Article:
I’m enjoying the summer here in Buenos Aires. I’m also seeing firsthand evidence to support the idea that helicopter parenting is a particularly American phenomenon.
The other day I took my girls to a park, where we played happily together. We went up and down rickety wooden slides with rusty bolts. I pushed them on the swings. We made a sandcastle in an uncovered sandbox. We said hi to a stray dog. We rode on the extremely tall and steep see-saw.
This wasn’t a derelict playground. We were at a busy park in an affluent neighborhood, surrounded by chic moms with their adorable, fashionably dressed toddlers. No one seemed concerned that a child could theoretically be injured on the equipment.
At the park, I noticed something else odd. I was the only mother on the see-saw. Or on playground equipment at all. The other moms sat on park benches talking to each other while the children played. Alone.
It’s just one visible symptom of a larger attitude: parents here don’t hover the way parents do back home.
The kids here do all the things our kids do: go to school, take after-school classes, play with friends, pursue hobbies. But they seem to do it with less supervision. Parents appear to move through parenting with less anxiety. They sit back and have a glass of wine while the kids play at a birthday party. They play cards while the kids watch a movie in the evening.
It’s not that they’re less engaged. If anything, they seem to be more engaged. Maybe because they’re less tired. The parents I see (admittedly a tiny subset of the population) really enjoy their kids. They do homework with them, they play games with them, they go for long walks with the older ones and snuggle the little ones.
But they also have their own lives. Those moms on the playground weren’t carefully neglecting their kids to teach them some valuable independence. They were just hanging out.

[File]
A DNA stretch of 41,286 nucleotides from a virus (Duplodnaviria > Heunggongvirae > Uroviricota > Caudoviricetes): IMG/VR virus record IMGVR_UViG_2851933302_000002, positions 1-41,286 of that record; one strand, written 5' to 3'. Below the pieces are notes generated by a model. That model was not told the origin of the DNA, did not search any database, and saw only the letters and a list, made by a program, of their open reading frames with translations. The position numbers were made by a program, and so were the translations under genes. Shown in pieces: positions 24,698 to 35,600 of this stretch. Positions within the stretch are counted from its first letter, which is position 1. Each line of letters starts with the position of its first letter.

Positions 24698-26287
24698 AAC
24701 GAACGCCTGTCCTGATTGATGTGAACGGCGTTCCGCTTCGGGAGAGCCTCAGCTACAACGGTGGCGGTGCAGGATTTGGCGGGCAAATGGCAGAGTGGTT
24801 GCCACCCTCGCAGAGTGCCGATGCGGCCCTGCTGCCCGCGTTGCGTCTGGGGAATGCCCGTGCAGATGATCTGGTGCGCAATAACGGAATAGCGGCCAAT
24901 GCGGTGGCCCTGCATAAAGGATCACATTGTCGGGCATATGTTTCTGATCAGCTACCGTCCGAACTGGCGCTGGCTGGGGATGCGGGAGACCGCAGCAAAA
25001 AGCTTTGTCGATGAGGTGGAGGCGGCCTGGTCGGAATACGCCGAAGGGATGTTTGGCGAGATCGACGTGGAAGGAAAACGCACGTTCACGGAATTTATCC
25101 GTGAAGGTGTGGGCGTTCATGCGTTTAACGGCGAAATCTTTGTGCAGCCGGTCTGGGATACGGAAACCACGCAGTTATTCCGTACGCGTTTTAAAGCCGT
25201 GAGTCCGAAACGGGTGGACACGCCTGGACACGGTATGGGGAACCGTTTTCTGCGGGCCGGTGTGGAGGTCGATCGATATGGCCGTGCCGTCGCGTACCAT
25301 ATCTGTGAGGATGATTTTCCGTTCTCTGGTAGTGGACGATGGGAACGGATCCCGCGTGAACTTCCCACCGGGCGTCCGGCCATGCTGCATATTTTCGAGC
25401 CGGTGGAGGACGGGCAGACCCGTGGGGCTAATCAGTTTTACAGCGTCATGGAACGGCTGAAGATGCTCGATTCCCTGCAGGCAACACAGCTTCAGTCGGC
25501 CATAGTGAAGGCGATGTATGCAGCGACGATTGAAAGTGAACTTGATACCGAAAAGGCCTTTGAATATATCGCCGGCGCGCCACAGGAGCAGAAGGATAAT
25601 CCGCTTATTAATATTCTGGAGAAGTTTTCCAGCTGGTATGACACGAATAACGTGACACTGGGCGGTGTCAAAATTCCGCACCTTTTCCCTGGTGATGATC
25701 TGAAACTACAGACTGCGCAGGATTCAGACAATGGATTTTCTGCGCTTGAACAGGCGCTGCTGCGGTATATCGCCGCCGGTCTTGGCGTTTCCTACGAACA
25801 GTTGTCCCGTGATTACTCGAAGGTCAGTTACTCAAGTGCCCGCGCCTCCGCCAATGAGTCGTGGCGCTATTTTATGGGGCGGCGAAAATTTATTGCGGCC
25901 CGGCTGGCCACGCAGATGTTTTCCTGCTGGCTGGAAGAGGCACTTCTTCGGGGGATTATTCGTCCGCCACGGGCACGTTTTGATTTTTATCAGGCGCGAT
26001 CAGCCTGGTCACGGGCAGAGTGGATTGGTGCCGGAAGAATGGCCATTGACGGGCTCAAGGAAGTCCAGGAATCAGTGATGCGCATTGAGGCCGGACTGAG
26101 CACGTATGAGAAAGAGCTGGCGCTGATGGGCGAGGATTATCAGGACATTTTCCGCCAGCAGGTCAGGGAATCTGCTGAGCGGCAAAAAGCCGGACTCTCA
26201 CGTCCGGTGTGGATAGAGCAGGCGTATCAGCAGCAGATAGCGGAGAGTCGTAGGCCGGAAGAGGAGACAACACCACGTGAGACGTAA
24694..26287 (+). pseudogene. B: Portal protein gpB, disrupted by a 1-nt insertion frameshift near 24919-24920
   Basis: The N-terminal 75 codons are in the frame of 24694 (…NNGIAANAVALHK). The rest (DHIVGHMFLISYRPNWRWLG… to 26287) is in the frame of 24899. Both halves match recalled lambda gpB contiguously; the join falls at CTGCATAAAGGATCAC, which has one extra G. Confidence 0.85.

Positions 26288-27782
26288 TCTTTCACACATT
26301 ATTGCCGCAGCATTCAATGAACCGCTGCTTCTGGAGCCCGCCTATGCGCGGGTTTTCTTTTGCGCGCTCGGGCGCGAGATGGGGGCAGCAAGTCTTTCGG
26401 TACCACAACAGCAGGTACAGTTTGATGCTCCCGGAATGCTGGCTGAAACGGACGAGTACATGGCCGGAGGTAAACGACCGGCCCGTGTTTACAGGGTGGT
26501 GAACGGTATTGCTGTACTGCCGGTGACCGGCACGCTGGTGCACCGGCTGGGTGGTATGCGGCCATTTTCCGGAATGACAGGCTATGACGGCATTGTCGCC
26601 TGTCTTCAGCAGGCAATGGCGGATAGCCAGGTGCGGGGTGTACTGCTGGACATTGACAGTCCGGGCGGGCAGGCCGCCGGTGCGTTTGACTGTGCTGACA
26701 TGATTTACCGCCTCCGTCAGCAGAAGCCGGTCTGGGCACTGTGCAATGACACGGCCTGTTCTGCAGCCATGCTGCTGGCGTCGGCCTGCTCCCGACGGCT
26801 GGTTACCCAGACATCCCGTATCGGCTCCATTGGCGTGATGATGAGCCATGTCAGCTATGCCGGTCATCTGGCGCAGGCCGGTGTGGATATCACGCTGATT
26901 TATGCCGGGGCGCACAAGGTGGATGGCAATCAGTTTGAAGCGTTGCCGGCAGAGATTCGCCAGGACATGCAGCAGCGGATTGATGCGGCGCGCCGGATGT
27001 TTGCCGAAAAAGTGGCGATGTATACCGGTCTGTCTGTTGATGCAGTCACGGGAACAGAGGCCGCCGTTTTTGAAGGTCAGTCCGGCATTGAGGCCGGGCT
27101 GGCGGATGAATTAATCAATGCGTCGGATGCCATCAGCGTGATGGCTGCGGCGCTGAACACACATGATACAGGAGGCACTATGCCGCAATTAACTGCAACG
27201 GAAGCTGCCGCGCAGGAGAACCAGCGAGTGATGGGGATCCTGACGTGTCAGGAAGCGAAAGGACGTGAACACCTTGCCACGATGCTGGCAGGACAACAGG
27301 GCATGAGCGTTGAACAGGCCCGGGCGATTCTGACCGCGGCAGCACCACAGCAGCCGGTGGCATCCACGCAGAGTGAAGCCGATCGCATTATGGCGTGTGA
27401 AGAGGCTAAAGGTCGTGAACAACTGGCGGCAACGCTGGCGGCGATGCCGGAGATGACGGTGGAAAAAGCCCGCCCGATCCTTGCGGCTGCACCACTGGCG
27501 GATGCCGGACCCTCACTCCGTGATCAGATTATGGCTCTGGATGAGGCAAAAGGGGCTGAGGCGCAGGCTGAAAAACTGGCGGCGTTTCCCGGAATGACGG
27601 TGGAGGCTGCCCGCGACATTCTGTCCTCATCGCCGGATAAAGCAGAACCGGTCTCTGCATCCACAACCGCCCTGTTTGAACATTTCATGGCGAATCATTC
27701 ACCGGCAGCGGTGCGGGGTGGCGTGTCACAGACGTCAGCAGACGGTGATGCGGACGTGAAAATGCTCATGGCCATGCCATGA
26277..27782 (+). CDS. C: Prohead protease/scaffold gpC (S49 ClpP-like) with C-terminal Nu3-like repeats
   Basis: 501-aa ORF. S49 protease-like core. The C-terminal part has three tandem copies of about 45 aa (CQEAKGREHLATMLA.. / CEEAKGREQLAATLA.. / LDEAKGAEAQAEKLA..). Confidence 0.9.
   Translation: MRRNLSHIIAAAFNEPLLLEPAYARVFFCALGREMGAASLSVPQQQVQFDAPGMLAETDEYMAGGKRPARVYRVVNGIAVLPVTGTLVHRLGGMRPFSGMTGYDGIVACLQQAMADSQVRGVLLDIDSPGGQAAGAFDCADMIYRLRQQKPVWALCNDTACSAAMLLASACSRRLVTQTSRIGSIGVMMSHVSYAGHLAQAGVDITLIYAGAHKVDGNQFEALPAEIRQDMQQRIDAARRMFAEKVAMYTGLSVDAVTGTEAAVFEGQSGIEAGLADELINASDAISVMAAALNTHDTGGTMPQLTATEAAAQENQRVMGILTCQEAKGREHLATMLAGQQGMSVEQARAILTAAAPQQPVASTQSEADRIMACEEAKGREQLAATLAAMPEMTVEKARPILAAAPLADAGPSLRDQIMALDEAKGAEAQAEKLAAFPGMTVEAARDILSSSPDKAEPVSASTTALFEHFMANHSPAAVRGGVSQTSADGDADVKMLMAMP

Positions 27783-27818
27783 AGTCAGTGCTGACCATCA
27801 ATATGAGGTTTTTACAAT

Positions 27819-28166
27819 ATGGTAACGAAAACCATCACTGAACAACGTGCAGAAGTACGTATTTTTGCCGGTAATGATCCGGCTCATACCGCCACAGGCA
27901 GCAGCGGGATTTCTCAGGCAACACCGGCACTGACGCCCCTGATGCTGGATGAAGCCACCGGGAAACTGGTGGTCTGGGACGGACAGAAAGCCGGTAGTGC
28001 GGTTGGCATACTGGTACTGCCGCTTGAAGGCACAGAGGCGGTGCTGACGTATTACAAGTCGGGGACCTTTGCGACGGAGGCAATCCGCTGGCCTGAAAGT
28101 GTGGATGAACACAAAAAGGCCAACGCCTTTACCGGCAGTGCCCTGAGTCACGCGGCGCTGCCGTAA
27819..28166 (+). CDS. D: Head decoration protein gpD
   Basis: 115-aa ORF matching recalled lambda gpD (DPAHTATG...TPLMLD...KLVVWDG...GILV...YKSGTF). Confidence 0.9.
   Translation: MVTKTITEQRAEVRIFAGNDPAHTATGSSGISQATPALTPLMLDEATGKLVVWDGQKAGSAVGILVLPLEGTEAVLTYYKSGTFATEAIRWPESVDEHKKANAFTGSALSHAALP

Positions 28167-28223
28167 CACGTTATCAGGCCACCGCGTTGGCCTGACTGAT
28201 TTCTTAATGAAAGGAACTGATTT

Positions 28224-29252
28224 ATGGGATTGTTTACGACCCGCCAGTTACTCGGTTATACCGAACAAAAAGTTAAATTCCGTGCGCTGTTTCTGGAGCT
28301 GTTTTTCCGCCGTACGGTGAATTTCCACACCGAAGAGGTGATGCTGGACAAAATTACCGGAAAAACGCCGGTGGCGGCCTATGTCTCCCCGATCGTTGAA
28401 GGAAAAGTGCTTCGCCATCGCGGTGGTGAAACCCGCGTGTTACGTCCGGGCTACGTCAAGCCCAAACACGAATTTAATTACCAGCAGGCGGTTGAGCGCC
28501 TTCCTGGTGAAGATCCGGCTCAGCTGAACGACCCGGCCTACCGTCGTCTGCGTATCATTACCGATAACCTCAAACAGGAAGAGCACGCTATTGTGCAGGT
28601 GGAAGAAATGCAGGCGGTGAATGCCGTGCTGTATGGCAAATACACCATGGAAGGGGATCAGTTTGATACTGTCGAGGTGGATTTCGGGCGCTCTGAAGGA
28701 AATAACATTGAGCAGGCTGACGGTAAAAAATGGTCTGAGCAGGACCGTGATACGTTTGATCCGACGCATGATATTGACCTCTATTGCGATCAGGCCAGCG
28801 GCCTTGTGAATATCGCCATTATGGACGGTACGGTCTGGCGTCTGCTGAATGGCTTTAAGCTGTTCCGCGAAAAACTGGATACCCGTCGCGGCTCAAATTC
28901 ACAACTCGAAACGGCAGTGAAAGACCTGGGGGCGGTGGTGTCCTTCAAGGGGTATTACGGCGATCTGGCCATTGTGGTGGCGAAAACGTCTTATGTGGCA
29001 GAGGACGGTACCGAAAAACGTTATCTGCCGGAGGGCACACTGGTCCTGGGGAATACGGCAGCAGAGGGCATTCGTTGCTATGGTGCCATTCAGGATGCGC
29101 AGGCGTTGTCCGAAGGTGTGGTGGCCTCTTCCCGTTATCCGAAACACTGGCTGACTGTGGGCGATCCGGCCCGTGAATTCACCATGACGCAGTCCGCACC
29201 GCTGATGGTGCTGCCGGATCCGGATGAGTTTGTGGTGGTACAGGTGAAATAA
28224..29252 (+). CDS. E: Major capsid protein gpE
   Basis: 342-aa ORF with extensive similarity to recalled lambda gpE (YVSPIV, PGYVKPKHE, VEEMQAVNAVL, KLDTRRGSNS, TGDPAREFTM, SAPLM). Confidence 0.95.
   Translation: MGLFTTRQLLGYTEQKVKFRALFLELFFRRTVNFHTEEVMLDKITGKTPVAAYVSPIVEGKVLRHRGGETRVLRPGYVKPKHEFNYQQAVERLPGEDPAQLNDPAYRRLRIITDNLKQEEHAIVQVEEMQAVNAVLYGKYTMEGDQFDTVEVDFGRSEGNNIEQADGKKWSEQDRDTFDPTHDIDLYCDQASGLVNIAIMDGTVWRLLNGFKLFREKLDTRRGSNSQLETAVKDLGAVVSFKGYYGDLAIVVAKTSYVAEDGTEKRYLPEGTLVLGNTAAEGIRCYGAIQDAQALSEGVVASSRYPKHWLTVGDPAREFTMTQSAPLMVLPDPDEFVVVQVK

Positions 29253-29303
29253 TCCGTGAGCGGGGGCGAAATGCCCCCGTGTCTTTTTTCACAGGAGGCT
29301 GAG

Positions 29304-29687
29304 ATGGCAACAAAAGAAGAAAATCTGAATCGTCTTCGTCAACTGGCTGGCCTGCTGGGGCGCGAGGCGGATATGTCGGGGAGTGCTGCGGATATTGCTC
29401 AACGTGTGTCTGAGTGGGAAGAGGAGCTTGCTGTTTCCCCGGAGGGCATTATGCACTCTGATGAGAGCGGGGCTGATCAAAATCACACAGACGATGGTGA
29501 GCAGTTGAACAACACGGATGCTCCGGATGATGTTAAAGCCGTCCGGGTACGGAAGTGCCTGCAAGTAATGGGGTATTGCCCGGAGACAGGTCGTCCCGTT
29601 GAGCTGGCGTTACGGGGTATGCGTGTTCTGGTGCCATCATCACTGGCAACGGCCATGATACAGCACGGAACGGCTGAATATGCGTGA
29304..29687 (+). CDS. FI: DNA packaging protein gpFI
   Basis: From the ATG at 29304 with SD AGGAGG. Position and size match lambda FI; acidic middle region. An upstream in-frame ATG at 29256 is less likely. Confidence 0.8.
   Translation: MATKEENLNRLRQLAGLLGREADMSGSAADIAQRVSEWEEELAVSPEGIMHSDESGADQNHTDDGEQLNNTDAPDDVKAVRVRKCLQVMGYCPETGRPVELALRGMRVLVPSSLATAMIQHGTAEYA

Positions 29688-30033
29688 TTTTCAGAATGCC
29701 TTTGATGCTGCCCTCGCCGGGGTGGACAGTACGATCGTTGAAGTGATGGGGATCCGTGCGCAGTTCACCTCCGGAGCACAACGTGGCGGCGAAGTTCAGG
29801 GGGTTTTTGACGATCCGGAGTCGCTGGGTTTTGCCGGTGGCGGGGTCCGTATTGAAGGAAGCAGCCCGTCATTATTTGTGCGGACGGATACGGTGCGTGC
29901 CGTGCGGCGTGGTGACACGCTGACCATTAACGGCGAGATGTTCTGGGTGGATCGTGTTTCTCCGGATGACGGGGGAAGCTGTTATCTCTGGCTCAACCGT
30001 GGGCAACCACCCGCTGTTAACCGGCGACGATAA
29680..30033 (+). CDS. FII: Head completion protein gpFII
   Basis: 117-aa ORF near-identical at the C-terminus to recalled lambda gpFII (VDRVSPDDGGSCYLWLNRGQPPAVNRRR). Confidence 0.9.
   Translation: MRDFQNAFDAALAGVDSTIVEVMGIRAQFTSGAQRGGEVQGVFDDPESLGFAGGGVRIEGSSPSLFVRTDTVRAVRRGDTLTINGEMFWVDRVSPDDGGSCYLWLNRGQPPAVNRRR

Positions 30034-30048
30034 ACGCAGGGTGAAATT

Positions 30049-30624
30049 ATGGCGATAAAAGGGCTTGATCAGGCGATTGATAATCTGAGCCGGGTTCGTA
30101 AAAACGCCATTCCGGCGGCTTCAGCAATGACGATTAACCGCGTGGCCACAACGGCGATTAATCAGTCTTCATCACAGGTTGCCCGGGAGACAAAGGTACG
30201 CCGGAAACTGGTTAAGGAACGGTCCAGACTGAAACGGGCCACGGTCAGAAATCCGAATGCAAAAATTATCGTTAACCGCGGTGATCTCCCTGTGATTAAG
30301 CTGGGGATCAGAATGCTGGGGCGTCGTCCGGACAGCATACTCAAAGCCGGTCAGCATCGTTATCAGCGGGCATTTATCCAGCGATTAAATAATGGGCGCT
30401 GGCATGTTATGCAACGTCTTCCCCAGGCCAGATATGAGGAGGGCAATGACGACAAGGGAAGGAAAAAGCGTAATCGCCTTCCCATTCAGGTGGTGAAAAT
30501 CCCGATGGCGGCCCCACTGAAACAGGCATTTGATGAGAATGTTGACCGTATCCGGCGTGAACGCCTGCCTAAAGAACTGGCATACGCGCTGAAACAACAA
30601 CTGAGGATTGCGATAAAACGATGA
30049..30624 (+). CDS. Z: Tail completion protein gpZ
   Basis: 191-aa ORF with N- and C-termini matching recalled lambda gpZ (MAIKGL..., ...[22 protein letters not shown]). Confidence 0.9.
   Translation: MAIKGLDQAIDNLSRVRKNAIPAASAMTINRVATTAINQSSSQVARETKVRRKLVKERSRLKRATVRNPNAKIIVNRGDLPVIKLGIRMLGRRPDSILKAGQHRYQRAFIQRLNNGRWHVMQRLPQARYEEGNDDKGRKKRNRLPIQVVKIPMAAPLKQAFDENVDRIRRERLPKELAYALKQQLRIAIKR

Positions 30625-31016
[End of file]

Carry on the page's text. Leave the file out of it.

No one here has expounded to me their favorite theory of parenting. I have yet to hear any debate about the virtues of crying it out vs. cosleeping, or nursing vs. bottle feeding. I spend nearly all my time here with other moms who are curious about how I live and want to share their culture with me, but no one talks about parenting styles.
There’s a strong culture of large, close families here. The women around me all see their own mothers almost every day. My mother-in-law’s house simmers with aunts, cousins and grandkids coming and going all day long. Her grandchildren stop by for tea after school, her daughters work with her in a home-based English tutoring business.
With so much family support and wisdom available, maybe there’s simply less need for outside expert advice?
When I had my first baby, I was lucky to have my mother close by. But she was also busy with her own career. No one else I knew even had a baby. I turned to parenting books to learn simple things like how to change a diaper, and to parenting magazines and websites for community. Of course I got caught up in the world of competing ideals about the right way to raise a child.
It seems that the industry of perfect parenting has yet to take hold here. I don’t see shelves devoted to parenting books in anyone’s home. The drugstores and supermarkets devote a few shelves to diapers and bottles, but there’s nothing like the array of products and safety gadgets any CVS would carry. Small shops for kids sell clothes and a small variety of simple toys, with no “educational” games or “turn your baby into a genius” DVDs in sight.
Good enough is still good enough. As long as the kids are reasonably happy, healthy and well-behaved, no one appears to worry much about how you got there.
I’m hesitant to say, on the basis of a few weeks observing a few families, that parents are happier in Argentina. But I think it’s a safe bet that parents are overall more relaxed than their hovering American counterparts. I am certainly happier swimming outside my usual fishbowl into waters where my kids are expected to play on their own and no one seems to care if they were breastfed or where they go to school.
Photo: Sierra Black